These results revealed that the proteinaceous organic matrices obtained from the sclerites of Sinularia sp. were more abundant than those of the closely related Lobophytum crassum, for example [13]. PAS staining indicated that four major bands of proteins contained glycoproteins (Fig. 2C, Lane 2). Glycoproteins are known to function as inhibitors or stabilizers by binding the precursor amorphous CaCO3 (ACC), which acts as a template for the transition of ACC to structured crystals on an insoluble or soluble organic matrix [27]. Of the eight proteins isolated, four showed strong glycosylation, revealing the potential function of these proteinaceous matrices. In addition, actin and thioredoxin sequences were obtained from glycosylated protein bands indicating that these two important proteins are glycosylated. Glycoproteinaceous matrices are commonly found in other calcifying systems [28]. Tompa et al. [29] described the insoluble matrix of snail egg shells as being a sulfated glycoprotein of 53 kDa. Based on studies of proteins in other animals, it appears that actin is also glycosylated [30]. However, this is the first study to identify actin as one of the glycosylated proteins found in the organic matrix of a calcifying marine organism. As mentioned above, glycosylated proteins are important for the biomineralization process. Evidence from octocorallians and from our previous reports [1], [13], [14] suggest that at least one protein involved in biomineralization in calcifying marine organisms must be a glycoprotein. Therefore, the functional role(s) of glycosylated proteins in calcifying organisms, and in particular within the octocorallians, definitely requires further investigation. The presence of an organic matrix or sheath appears to be a requirement for all calcifying systems. Kingsley et al. [28] reported that mature sclerites contained 5.9% organic material by weight, most of which was protein; an observation supported by our results. Gel electrophoresis revealed the presence of many proteins along with their amino acid compositions. It has been reported that protein is always present in scleractinian coral skeletons [31] and that it comprises approximately 0.3% of the dry skeleton by weight [31], [32].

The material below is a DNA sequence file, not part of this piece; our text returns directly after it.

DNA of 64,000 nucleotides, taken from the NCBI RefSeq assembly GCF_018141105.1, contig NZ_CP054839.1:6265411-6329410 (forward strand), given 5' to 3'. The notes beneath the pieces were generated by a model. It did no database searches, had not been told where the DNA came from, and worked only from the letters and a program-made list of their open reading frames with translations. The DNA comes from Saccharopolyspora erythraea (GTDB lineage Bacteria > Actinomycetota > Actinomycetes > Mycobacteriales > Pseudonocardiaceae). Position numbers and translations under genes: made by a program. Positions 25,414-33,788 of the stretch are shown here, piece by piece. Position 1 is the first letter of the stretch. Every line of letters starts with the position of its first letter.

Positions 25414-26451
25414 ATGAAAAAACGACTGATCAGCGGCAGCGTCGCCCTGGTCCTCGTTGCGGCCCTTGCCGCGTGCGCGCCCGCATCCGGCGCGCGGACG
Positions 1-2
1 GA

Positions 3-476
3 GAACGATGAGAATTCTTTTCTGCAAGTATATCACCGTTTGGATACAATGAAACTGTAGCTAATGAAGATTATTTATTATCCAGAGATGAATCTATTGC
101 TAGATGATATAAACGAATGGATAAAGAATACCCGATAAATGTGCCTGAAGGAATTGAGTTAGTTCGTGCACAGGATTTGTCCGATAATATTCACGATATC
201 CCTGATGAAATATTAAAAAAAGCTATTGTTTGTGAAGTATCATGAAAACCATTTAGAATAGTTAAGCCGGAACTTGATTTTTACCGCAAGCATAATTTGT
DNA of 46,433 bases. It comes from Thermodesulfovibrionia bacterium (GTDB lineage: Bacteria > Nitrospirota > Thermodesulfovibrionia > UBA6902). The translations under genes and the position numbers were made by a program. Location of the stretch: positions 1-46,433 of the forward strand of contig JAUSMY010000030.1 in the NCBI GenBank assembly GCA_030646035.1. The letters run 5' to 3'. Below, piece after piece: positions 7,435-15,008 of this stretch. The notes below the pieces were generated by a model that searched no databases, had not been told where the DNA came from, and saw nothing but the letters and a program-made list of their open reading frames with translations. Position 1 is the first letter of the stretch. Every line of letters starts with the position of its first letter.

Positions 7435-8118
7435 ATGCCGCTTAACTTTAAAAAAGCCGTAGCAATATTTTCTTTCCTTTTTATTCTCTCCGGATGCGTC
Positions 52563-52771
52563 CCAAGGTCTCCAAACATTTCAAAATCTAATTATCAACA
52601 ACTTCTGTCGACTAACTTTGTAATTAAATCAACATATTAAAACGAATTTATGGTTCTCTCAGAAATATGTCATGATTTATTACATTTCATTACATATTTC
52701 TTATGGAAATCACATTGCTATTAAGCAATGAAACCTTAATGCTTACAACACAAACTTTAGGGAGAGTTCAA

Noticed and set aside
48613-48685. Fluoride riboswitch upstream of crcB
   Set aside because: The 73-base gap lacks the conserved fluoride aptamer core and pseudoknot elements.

Proteomic Analyses